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Eu Accession Referendums

Volume 405: debated on Wednesday 21 May 2003

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To ask the Chancellor of the Exchequer pursuant to his Answer of 29 April 2003, Official Report, column 105W, on EU Accession Referendums, if he will list, by accession country, the funds available to support (a) the provision of information and (b) information centres; if he will list (i) the projects supported over the past 12 months and (ii) the projects to be supported in the immediate future; what publications have been supported; and if he will make a statement on the nature of scrutiny by the Government of compliance with guidelines on impartiality with regard to the services and funding provided. [114467]

Commission funding for information and information centres concerning accession and the EU comes from the PHARE1 pre-accession programme for accession states and candidate countries, as well as from the separate pre-accession programmes for Turkey, Malta and Cyprus. Commission funding is also available from the Priority Information Programme for European Citizens (PRINCE) in the case of existing member states. According to Commission figures, the financial commitments for centralised and decentralised programmes can be summarised as follows (in millions of Euros):

Decentralised funds2001200220031
Slovakia0.650.66
Slovenia0.720.87
Hungary1.001.17
Czech Republic0.901.10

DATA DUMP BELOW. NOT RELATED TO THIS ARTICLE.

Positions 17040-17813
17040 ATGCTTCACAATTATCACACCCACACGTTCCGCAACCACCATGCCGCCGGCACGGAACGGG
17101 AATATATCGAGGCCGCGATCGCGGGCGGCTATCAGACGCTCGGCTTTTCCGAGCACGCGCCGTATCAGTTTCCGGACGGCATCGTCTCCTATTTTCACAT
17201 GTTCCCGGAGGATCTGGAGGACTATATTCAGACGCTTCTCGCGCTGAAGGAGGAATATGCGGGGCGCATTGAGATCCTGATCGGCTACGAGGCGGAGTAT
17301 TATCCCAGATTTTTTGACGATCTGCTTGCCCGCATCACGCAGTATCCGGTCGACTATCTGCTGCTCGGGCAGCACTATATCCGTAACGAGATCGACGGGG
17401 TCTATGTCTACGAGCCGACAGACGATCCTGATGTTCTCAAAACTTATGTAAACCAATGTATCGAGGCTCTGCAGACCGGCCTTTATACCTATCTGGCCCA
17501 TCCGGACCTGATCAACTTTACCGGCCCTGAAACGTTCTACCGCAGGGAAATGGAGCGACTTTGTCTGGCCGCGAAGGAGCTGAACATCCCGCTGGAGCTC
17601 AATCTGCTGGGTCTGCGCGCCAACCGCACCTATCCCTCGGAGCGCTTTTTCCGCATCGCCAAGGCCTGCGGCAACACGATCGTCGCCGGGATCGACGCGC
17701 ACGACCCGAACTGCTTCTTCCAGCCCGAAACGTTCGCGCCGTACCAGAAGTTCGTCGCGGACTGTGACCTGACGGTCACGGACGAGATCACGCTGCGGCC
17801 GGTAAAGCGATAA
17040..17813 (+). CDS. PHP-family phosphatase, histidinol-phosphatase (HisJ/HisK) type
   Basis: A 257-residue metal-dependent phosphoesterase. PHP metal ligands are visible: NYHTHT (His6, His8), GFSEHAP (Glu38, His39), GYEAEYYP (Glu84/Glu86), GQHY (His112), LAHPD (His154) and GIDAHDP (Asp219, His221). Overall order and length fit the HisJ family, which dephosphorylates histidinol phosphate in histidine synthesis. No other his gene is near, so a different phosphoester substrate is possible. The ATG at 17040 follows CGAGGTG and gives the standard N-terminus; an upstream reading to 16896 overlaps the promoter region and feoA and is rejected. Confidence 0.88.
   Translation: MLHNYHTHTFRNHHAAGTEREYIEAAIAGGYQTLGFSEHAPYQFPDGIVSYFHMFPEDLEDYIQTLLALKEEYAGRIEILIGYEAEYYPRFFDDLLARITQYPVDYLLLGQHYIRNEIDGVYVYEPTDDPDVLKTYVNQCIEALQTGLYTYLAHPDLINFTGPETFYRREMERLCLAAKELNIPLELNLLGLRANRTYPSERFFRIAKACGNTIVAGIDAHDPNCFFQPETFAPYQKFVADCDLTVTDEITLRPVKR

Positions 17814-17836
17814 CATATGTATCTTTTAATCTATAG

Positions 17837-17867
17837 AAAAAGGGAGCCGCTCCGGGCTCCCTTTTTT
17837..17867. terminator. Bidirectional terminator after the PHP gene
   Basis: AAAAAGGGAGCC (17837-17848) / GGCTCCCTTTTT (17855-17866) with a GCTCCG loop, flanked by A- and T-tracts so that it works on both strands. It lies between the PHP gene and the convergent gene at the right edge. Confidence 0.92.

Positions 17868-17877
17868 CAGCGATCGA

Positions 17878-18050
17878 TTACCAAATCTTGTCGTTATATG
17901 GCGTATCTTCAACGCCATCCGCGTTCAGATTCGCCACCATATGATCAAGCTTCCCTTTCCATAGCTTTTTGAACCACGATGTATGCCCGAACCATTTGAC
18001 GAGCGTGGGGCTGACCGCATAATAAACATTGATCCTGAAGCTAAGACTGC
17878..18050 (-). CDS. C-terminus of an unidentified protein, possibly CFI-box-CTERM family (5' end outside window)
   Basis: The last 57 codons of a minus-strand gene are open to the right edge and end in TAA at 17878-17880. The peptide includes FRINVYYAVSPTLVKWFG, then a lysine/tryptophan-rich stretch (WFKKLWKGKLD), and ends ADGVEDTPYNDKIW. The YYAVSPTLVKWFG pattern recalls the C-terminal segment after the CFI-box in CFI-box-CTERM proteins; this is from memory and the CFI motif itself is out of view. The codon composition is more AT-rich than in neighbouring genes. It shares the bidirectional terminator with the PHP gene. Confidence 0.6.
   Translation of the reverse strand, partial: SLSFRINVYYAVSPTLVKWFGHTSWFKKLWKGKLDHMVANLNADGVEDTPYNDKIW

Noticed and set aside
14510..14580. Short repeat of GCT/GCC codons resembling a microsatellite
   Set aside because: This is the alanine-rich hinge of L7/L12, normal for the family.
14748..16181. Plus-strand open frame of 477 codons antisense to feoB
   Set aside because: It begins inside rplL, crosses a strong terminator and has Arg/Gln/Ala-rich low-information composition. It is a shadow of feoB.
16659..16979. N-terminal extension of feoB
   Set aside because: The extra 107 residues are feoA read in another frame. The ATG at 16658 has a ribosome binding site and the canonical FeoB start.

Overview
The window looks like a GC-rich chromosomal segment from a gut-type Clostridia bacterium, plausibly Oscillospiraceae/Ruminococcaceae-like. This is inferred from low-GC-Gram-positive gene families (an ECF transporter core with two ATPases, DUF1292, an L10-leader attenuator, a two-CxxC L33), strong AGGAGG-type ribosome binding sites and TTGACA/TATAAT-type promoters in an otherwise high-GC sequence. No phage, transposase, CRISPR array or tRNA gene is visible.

Latvia0.670.55
Lithuania0.680.70
Decentralised funds2001200220031
Estonia0.610.56
Poland1.561.70
Cyprus0.200.20
Malta0.200.20
Romania0.850.95
Bulgaria0.550.62
Turkey0.600.70
Total9.199.9811.5
PRINCE5.49.7513.0
Centralised funds
PHARE regulation2.502.502.50
PRINCE1.202.202.20
Total3.704.704.70
Centralised and decentralised funds
Total18.2924.4329.2
1 an individual country breakdown is not currently available for 2003
The Commission does not publish figures which distinguish between spending on general information and funding for information centres.

1PHARE originally stood for 'Poland and Hungary Assistance for Restructuring the Economy'—however, this programme has since been expanded beyond the two original participants to cover all of the Candidate Countries.

The Information and Communication Programme is a unified programme which does not split into individual projects. The publications produced are of a general nature and explain the implications of EU membership. Further information concerning details of the Commission's communication strategy, including publications and information on current and future projects, can be found on the Commission's Enlargement website at: europa.eu.int/comm/enlargement/communication/index.htm.

The Commission's May 2002 Communication Strategy for Enlargement sets out general guidelines for its information activities. These guidelines include a commitment that "… The emphasis [of the Communication strategy] will be on providing objective information, with the Commission eschewing any messages which could be misconstrued as 'propaganda'. It is the Commission's responsibility to manage specific programmes and ensure that activities, including those of its delegations, conform with agreed programme guidelines. In addition, all Commission employees and representatives are bound by a "Code of Good Administrative Behaviour", and any citizen who considers they have not been treated according to this code has the right to make a complaint.